Fantasia Film Festival 2018





RATING: 3 STARS (Out of 4)


Relaxer is the one movie at Fantasia 2018 that is a spot-on metaphor for how life seems to be going today. A man is challenged by his brother to get to level 186 of pac-man, never able to leave the couch, while the world is burning outside. It’s Y2K and Abbie (Joshua Burge) is determined to prove his brother Cam (David Dastmalchian) wrong, where the stubbornness of Relaxer makes for a unique, but challenging piece of cinema. Director Joel Potrykus made a movie about a guy on a couch, which will seem like a bore to some, but surprised me at how well he pulls it off. The performance from Burge is impressive, with humorous and stylish direction from Potrykus. If you want something different, Relaxer is the way to go. 




RATING: 3 ½ STARS (Out of 4)


Madeline’s Madeline reminded me greatly of the micro-budget film The Fits. They are completely different stories, but the style of filming places us in the head of our lead character Madeline (played by the fabulous Helena Howard, a rising-star), who is a beautiful, sometimes shy, and often doubting herself teenager. She enrolls into a theater class that challenges her to be something else, but sometimes the stress from her mother Regina (Miranda July) drives her to a different place. The direction from Josephine Decker is what this movie really highlights. A dreamlike look, with various shifts in tone, capturing what it is like to struggle with depression, fear, and freedom at a young age. I want to see Madeline’s Madeline again because this film captures what growing up is about unlike many films of recent. It reminds me of Beasts of the Southern Wild, only this time in New York. 




RATING: 3 STARS (Out of 4)


The introduction to detective Seok-do Ma (played by the fantastic Dong-seok Ma) is both funny and painful. And by painful I mean it for the guy whose hand he breaks. The Outlaws is based on true-events and it runs on par with the standard Korean gang crime thirller, but it has Dong-seok Ma who is Korea’s version of Dwayne Johnson. He’s massive in stature, but as soft as a kitten, and he’s on the case to stop a turf war between a trio of Chinese killers and the fading Korean gang. The Outlaws is the perfect mixture of nasty fights, comedic falls, and massive set pieces. It is essentially everything you want from a movie at Fantasia 2018.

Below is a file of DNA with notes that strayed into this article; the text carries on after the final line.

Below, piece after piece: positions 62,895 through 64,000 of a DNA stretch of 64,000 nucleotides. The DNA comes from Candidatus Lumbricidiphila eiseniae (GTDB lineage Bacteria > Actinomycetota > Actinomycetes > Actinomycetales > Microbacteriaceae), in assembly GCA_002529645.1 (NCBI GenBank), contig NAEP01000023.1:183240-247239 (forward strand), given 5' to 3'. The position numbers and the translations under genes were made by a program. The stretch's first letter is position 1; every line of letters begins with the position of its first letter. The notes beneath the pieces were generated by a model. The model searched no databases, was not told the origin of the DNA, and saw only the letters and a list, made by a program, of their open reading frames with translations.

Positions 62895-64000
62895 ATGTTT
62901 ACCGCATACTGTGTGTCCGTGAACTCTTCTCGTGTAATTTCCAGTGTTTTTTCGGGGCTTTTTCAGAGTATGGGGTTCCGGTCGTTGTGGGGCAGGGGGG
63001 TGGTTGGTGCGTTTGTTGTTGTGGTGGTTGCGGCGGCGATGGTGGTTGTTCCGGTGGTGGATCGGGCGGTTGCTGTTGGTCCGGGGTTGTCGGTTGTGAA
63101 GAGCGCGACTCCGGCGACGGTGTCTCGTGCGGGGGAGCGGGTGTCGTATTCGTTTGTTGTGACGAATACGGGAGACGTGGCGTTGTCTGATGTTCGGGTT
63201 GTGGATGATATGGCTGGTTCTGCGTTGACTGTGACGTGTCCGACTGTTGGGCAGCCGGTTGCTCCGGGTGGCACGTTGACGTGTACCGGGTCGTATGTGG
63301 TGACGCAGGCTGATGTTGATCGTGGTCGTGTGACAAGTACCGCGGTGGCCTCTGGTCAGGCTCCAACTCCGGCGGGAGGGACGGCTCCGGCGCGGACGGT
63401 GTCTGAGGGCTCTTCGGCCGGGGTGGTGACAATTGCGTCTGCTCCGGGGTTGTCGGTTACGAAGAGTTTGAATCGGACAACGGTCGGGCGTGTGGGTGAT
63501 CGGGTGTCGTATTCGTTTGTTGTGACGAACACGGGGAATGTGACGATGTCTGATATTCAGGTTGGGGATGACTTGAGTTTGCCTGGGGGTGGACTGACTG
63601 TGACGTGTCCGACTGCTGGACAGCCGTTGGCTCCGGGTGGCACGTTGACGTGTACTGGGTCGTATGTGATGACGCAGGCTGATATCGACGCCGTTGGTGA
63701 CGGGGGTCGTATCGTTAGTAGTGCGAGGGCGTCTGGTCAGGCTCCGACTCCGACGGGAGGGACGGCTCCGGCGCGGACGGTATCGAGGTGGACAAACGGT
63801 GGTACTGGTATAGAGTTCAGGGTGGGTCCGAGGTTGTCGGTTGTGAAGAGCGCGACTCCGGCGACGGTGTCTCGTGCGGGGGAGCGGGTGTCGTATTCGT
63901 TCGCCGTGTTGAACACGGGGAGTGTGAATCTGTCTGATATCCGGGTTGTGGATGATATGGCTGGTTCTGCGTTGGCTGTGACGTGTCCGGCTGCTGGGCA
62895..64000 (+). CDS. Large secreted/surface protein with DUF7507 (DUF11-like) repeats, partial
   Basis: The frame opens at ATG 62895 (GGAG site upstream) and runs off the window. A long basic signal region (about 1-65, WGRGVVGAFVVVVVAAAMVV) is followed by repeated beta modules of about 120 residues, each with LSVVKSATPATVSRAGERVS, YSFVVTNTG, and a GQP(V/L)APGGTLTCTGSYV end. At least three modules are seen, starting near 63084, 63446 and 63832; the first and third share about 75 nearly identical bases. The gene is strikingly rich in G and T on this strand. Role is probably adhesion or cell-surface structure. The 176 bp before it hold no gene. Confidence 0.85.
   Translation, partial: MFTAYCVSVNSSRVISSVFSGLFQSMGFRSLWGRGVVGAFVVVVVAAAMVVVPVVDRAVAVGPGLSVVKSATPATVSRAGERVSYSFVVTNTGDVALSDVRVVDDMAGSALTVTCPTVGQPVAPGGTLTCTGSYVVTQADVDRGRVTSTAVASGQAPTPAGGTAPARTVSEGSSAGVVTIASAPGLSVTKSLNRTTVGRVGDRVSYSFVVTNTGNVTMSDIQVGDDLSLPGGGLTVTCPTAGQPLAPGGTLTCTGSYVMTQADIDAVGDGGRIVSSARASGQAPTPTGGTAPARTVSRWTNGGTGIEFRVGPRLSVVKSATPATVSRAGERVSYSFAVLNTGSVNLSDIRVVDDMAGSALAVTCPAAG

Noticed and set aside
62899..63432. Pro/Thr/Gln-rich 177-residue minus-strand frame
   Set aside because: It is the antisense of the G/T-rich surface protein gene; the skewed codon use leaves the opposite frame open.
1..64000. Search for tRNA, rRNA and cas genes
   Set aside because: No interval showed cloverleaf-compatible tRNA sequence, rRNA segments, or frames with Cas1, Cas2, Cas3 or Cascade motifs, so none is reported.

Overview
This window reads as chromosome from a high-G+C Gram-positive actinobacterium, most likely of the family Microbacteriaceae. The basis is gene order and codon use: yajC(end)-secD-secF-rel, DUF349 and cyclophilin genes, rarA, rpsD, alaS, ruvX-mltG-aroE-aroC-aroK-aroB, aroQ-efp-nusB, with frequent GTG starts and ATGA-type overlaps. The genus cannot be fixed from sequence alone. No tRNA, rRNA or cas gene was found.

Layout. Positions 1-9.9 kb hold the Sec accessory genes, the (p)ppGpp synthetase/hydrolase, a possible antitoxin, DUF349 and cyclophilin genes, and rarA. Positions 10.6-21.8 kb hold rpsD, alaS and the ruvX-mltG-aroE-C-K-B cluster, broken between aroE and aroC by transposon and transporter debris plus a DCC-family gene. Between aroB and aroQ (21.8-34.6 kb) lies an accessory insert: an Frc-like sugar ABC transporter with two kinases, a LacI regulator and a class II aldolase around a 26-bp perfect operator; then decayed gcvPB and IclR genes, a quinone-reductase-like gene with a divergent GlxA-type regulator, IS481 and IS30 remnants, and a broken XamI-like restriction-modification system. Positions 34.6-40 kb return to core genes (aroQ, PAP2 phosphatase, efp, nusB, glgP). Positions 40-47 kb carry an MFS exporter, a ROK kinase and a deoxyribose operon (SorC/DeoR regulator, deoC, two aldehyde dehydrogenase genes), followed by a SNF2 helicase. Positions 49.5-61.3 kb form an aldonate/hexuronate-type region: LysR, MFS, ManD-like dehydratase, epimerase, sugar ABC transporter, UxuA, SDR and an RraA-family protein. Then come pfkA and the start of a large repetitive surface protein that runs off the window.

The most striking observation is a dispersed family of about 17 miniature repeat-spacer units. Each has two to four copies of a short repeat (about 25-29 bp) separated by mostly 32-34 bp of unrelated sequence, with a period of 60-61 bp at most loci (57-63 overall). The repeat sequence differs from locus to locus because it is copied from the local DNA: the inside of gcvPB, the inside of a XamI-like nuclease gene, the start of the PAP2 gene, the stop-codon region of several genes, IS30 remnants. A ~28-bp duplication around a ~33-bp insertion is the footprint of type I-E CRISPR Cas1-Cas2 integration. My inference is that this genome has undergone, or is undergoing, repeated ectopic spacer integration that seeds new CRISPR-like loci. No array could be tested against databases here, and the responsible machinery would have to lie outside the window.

RATING: 2 ½ STARS (Out of 4)


With a title and a concept as outrageous as The Man Who Killed Hitler and the Big Foot, you are probably expecting something completely insane, right? And you would be wrong, which is one of the more disappointing aspects of this new movie starring Sam Elliot. Possibly the entire point of director Robert D. Krzykowski film is to throw his audience off, but this is not much of a wild action film, such as Inglorious Bastards or Abraham Lincoln: Vampire Hunter. This is a movie about Calvin Barr (Sam Elliot), a man who fought in WWII, killed the leader of the third reich, and because of his service, missed out on the love of his life (Caitlin FitzGerald). There’s not much action here, it’s actually quite sad. The performances are strong across the board and Elliot can do this in his sleep, it was just a big shocked that a movie with that wild of a title, could be so tame.    




RATING: 3 STARS (Out of 4)


There are few films that are as meta as Chained for Life. Aaron Schimberg’s directorial debut is a bit in the vein of a Cohen Brothers film, or a Mel Brooks parody, in that it pokes fun at the very industry it is a part of. Mabel (Jess Weixler) is a beautiful star, making a wild horror movie about a doctor that performs surgeries that mutilate people. Her character becomes blinded by acid and miraculously falls in love with Rosenthal (Under the Skin’s Adam Pearson) who suffers from a condition with facial tumors. The art becomes reality, as Mabel and Rosenthal become friends, possibly romantic with one another, and the actors that have various deformities become the stars of the film. At a certain point the narrative repeats itself too much, but there are plenty of laughs, and a fantastic message about how one does not have to be beautiful to be cast in a movie. 

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